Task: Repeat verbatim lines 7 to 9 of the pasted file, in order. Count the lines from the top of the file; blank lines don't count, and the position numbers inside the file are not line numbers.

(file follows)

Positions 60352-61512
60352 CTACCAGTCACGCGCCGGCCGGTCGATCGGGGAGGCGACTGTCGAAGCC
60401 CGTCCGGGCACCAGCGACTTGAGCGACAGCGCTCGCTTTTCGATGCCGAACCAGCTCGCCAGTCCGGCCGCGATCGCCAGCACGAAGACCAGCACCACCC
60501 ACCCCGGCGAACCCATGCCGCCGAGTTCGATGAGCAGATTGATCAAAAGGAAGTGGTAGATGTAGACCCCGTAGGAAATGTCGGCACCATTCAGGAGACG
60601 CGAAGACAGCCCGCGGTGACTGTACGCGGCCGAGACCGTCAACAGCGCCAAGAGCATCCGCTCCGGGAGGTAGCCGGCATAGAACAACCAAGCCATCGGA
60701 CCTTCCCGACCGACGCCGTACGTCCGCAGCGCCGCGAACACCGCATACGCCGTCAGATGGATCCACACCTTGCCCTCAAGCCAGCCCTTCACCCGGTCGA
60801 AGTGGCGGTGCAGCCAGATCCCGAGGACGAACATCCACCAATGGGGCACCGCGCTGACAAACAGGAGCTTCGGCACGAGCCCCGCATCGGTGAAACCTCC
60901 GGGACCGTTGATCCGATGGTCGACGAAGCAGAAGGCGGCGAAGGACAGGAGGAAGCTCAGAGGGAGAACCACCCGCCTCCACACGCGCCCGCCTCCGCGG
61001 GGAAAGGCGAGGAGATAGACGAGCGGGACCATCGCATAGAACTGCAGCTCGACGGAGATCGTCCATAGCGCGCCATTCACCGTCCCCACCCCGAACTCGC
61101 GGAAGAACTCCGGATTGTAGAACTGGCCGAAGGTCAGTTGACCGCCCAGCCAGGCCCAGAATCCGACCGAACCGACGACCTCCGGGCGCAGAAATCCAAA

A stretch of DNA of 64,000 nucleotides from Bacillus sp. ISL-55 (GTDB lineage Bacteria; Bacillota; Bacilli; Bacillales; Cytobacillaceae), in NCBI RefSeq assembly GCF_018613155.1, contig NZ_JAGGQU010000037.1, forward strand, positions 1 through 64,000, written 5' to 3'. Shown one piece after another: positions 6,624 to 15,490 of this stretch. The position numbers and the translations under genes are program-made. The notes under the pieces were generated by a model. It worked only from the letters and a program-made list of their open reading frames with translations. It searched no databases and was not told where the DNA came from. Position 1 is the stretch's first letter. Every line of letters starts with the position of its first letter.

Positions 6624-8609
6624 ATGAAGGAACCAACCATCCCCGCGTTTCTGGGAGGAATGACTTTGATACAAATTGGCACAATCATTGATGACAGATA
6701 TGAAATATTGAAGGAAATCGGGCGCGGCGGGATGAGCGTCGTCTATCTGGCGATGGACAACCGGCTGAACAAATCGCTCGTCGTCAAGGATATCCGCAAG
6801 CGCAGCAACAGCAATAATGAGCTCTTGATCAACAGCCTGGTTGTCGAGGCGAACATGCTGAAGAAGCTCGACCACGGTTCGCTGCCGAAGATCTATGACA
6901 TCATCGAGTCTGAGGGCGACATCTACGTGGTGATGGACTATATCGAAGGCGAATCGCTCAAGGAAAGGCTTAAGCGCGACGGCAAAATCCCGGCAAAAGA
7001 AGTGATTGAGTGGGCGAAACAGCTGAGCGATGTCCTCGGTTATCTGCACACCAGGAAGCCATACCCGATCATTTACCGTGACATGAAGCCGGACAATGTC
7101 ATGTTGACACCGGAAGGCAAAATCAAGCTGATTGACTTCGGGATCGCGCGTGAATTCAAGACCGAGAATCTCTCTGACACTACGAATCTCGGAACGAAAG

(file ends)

60801 AGTGGCGGTGCAGCCAGATCCCGAGGACGAACATCCACCAATGGGGCACCGCGCTGACAAACAGGAGCTTCGGCACGAGCCCCGCATCGGTGAAACCTCC
60901 GGGACCGTTGATCCGATGGTCGACGAAGCAGAAGGCGGCGAAGGACAGGAGGAAGCTCAGAGGGAGAACCACCCGCCTCCACACGCGCCCGCCTCCGCGG
61001 GGAAAGGCGAGGAGATAGACGAGCGGGACCATCGCATAGAACTGCAGCTCGACGGAGATCGTCCATAGCGCGCCATTCACCGTCCCCACCCCGAACTCGC